Does The Exception Make The Rule?
A lawyer, a banker, and a real estate agent tell you that they have just walked into a bar.
Which one of them is probably lying
According to a 2016 article by Huffington Post, only 21 percent of people think that real estate agents are trustworthy. This ranks my profession below lawyers and bankers. Ouch! What does that say about those of us who make our living selling real estate? If we are viewed as less trustworthy than stereotypical whipping post professions like lawyers and bankers, shouldn’t we admit that we have an image problem with our profession? Or is that reputation deserved?
Let me say clearly, I know many fine and honorable people that sell real estate. I have been in many deals, in the middle of several negotiations, where agents have done way more than is required by the letter of the law. Money talks. And .. well .. other stuff walks, as they say. Time and time again I have seen agents spend their time and money where they are not required. More than that, I can point to countless occasions where agents have displayed their heart. By that, I mean that agents have shown the high level that they care for their clients and consumers - not just as potential paychecks, but as people.
Maybe I am all rainbows and unicorns here. Maybe my opinions have been clouded by the fact that I think we at Lake Martin are a nice group of real estate agents. I think that almost every one of us here is a good-hearted person. Still, the professional reputations exist. So when a person comes to our little lake community, they likely carry with them the stereotype that real estate agents are untrustworthy.
Personally, I think that our profession would be much more highly regarded if consumers knew that there is a governing authority over real estate agents. I think they would be even more reassured to find out that there is an actual venue for consumer complaints about agents, brokers, and real estate companies.
In Alabama, the name of that agency is the Alabama Real Estate Commission (AREC). Their website is https://arec.alabama.gov/.
Consumers (that is, people who are not licensed real estate agents) do have a way to influence integrity in the real estate profession. In Alabama, they may lodge a complaint directly to AREC. Does it ever happen? You bet!
According to AREC’s quarterly newsletter, from June to September 2017 there were 1,276 complaints filed by licensees (agents), 599 complaints filed by the public, and 49 complaints filed by people that either remained anonymous or were on staff at the commission. Whenever a formal complaint is filed, AREC holds a hearing. It is pretty much like a court case. There is evidence, witnesses, the whole nine yards. It is a matter that is taken very seriously. I think that is further evidence of our profession trying its best to serve the public well.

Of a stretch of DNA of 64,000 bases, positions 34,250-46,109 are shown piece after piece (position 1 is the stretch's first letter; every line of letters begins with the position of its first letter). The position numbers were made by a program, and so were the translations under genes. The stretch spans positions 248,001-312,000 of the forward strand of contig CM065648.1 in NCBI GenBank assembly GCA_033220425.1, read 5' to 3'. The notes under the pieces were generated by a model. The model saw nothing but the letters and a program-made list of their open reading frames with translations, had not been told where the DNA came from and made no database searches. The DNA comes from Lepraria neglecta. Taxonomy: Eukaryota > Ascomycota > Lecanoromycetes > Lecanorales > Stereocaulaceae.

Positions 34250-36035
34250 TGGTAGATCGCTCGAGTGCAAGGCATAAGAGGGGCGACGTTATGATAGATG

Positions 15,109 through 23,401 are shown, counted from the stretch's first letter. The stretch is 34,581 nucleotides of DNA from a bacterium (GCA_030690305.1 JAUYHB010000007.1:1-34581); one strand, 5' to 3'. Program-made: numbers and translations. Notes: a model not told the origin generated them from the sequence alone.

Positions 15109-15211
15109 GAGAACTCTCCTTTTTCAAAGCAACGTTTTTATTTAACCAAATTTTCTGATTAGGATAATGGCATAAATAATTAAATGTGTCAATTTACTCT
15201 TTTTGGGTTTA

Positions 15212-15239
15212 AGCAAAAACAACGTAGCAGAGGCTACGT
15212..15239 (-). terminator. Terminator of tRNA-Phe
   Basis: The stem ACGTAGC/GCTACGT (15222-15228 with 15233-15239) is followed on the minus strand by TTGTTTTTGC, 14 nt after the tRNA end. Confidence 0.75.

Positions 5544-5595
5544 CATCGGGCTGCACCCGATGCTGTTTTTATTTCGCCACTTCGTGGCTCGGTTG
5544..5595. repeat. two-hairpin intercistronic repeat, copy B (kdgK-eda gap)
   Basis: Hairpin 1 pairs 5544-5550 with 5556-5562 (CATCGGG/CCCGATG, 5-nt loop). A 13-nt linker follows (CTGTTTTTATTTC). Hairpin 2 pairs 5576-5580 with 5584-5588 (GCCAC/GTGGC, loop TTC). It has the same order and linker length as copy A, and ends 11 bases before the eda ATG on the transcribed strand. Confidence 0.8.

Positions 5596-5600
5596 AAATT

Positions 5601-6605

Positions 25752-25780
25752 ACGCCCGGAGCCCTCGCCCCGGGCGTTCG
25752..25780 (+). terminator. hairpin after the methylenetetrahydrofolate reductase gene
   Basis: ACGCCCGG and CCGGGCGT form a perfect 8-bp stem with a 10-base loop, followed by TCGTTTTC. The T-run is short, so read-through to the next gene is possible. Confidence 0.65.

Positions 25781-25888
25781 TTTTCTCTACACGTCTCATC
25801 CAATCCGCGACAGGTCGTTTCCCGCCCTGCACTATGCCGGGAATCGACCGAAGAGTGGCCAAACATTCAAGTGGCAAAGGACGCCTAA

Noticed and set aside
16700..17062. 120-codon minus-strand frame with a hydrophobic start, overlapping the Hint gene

So if you are a “consumer” - you have a right to file a complaint against a licensed agent if you believe he or she has violated the law. It is important to note that you are not required to actually close on a transaction in order to have a complaint.
For example, one of the legal obligations of each licensee is to “provide brokerage services to all parties to the transaction honestly and in good faith.” I am certainly no lawyer; to be most accurate you would need to verify my next statement, but it’s my opinion that this means that if a licensed agent knowingly lies to you about a piece of property, he or she has broken the law. It does not require that you have to buy that property in order for him or her to have broken it. The moment the agent lies - the law has been broken. You could file a complaint.
I could give many examples of possible lies that agents might tell to consumers. One told to a buyer might be, “I am about to list this property and start selling waterfront lots. Are you interested when I do?” (if the agent does not have the listing). Another might be, “I am the listing agent so if you deal with me directly, I can get you a better deal since I know the seller.” A common lie told to a potential seller might be, “that agent can’t list property in your neighborhood.”
Again, I would like to stress, my experience has been that an overwhelming percentage of people in the real estate industry are good, hard-working people. However, if you as a consumer do run into a bad apple, there are some remedies.
John Coley is a full-time real estate agent specializing in waterfront property on Lake Martin, Alabama. He is the Broker and Owner of Lake Martin Voice Realty and has a website called Lake Martin Voice where he blogs about Lake Martin real estate and area information. This article originally appeared on Lake Martin Voice.
All analysis, charts, and statistics in this article are the property of John Coley, Broker, Lake Martin Voice Realty, 8424 Kowaliga Road, Suite A, Eclectic, AL, 36024. Unauthorized use and/or duplication of this material without express and written permission from this blog's author and/or owner is strictly prohibited. Excerpts and links may be used, provided that full and clear credit is given to John Coley and LakeMartinVoice.com with appropriate and specific direction to the original content.